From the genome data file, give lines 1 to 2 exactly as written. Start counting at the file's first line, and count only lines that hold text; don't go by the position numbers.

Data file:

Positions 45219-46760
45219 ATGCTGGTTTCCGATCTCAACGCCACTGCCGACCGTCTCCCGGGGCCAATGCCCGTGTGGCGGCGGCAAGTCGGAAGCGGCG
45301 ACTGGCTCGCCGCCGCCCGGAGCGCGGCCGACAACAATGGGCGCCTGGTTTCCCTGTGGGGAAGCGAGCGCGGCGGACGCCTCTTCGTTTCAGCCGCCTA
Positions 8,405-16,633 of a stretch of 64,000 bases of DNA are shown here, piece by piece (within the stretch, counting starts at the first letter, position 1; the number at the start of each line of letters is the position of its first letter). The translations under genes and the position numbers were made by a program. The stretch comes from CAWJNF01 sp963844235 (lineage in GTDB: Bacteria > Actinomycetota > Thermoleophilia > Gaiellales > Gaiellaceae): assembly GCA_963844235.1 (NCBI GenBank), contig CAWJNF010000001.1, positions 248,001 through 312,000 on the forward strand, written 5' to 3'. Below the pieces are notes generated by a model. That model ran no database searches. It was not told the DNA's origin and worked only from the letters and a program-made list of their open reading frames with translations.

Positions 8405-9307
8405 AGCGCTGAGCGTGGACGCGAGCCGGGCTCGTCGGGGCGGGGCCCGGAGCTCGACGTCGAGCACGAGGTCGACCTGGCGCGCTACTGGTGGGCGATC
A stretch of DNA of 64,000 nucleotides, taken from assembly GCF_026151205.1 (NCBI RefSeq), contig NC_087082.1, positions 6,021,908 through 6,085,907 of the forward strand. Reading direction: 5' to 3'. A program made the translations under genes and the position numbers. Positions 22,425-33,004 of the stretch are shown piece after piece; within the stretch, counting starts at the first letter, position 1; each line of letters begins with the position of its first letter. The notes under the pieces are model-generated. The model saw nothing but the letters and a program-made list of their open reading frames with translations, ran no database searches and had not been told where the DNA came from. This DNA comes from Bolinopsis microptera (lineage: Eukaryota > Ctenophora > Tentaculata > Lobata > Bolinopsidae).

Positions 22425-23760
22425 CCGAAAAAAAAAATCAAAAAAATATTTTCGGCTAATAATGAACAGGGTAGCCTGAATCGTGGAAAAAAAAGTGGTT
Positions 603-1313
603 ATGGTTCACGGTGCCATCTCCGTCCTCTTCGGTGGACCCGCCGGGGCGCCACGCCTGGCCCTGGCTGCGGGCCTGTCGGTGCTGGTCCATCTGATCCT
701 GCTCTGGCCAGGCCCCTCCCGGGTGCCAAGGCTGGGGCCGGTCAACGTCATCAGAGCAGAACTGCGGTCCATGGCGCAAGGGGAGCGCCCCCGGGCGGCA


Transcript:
Positions 45219-46760
45219 ATGCTGGTTTCCGATCTCAACGCCACTGCCGACCGTCTCCCGGGGCCAATGCCCGTGTGGCGGCGGCAAGTCGGAAGCGGCG